At home in Graz, Austria
Graz - River Mur and Kloister
My partner Greta and I are living in a 500-year-old building in Graz, Austria. We will be here for about a month. From the time we left our Dana Point, California, home Monday, it took us 41 hours to get here. We do not recommend that long of an uninterrupted trip for seniors. A seven-hour layover in the Madrid Airport was a bear. It really wore us out.
The home is owned by a couple who met in the Department of Motor Vehicles in Fresno, California, four years ago. Christian is Austrian. His wife, Jai, is an American citizen who was born along the Laos/Thailand border.
In 2011, Jai was living in Fresno. Her purse had been stolen so she was at the DMV to get a replacement driver’s license. Christian, a building contractor, was in Fresno on business and needed a commercial driver’s license. They were in line next to each other. They had just enough time to tell each other a little about their backgrounds.
Then, Jai was summoned to the payment window. Christian was called to the adjacent window. As she was leaving he asked if she’d wait for him outside. Once there, he asked for her phone number and they started dating. Soon, however, he had to return to Austria. The odds of a relationship were against them. Speaking of a long distance relationship, 6,000 miles+ is pretty darn far.
They corresponded. He wanted her to visit Austria. Since arriving in the United States as a young child, she had never been out of the country. She didn’t even own a passport. Due to some paperwork issues, getting a passport took her months. Christian didn’t know for sure, but he thought she might be dragging her feet and probably didn’t really want to visit. One day he emailed, “I really would love for you to visit.” She shocked him by replying, “Send me a ticket.”
She spent three weeks visiting Christian in Graz.
In 2012, they married. Jai and her daughter, Maddie, packed their things and moved to Graz. Jai said over dinner this past Wednesday night, “At first, it was hard, I didn’t speak German. But now, I love living here.” Maddie now has a baby brother named James.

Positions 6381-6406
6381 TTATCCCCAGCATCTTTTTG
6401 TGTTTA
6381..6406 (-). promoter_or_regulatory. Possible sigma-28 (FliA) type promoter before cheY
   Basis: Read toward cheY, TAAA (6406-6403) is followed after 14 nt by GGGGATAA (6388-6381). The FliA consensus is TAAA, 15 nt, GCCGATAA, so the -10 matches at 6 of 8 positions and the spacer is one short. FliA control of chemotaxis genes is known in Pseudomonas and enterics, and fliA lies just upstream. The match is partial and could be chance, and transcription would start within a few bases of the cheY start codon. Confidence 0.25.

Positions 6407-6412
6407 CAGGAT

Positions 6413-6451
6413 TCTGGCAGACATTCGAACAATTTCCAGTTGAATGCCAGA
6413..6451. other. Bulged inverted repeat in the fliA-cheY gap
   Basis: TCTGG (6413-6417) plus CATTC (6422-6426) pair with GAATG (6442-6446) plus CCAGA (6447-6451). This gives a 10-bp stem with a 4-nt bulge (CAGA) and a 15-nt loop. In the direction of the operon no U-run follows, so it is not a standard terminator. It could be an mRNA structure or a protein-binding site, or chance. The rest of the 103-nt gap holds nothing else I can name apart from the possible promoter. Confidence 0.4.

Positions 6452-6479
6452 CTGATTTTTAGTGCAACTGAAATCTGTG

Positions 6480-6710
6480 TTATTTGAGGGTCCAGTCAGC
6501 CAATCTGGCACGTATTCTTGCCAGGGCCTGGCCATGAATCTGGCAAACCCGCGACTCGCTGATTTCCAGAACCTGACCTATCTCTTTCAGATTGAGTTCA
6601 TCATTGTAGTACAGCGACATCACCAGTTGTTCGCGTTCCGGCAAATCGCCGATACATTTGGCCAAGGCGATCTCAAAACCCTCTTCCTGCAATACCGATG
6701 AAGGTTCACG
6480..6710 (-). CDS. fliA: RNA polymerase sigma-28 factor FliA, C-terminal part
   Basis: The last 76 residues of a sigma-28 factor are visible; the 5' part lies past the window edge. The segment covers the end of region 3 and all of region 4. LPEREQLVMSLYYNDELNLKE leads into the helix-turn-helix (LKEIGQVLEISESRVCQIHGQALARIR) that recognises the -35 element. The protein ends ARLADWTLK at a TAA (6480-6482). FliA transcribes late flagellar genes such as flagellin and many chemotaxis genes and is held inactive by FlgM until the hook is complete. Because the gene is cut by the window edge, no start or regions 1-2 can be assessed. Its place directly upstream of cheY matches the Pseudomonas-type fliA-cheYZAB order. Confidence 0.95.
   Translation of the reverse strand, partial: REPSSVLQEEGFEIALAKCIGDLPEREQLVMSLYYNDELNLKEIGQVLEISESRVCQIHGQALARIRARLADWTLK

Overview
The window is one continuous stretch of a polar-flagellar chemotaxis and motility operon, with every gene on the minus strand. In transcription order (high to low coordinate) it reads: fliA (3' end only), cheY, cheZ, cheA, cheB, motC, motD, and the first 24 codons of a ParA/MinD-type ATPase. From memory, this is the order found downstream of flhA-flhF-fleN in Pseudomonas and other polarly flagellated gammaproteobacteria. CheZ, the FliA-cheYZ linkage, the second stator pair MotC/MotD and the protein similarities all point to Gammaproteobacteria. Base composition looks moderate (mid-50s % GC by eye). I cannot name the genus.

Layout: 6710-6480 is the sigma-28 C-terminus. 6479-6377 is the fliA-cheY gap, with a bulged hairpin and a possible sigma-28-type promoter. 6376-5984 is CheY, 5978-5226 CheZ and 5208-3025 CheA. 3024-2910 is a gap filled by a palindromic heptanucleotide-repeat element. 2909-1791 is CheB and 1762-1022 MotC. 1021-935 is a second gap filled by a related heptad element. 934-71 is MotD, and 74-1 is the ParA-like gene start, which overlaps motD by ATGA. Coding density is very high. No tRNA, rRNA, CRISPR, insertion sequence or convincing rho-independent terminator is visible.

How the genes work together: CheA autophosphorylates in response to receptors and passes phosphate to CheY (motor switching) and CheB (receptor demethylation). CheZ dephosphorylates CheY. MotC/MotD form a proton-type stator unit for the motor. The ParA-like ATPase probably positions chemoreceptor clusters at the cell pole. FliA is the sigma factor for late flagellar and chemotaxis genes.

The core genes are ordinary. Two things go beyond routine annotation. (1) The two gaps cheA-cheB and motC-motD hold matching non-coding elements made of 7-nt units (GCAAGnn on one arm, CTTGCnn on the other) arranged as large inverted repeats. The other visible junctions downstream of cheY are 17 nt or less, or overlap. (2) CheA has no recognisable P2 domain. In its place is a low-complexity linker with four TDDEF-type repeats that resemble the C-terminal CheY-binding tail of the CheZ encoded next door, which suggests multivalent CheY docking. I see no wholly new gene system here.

How did Greta and I meet them and why are we living in their home? There is a website called Home Exchange.com. On that website, people can trade their home/apartment/ranch--where ever they live--for a short period of time with people who own living accommodations as well. People from different countries often exchange their homes.
A trade or exchange can be at the same time--what’s called a simultaneous exchange, or at different times--a non-simultaneous exchange. In December, 2014, Christian, Jai, Maddie and James stayed in Greta’s San Clemente home for the holidays. And now, we are staying at their home in Graz. While we are here, they are living at Christian’s father’s farm outside of town. We have become very good friends.
We have had one full day in what is known as the inner city of Graz. If that day was any indication, we are going to cherish our days here. Graz is the second largest city in Austria, after Vienna, and has a population of 350,000 people. There are four universities here so there are lots of young people.
There are an estimated 200-250 restaurants and outdoor cafes within a quarter mile of us. Hot dog stands and gelato shops are everywhere. The city’s central tram station is 100 yards away. The main train station is less than a half mile away. There is no need to rent a car or drive anywhere.
Last night, we enjoyed a thin-crust pizza topped with prosciutto and a salad, 25 yards from our apartment. A tasty bottle of Austrian wine cost us less than $3.00 at the grocery store directly below us.
View from our outdoor dinner table
Jai has decorated their home with proverbs and little sayings in every room. We like this one the best:
Posted on the wall of their living room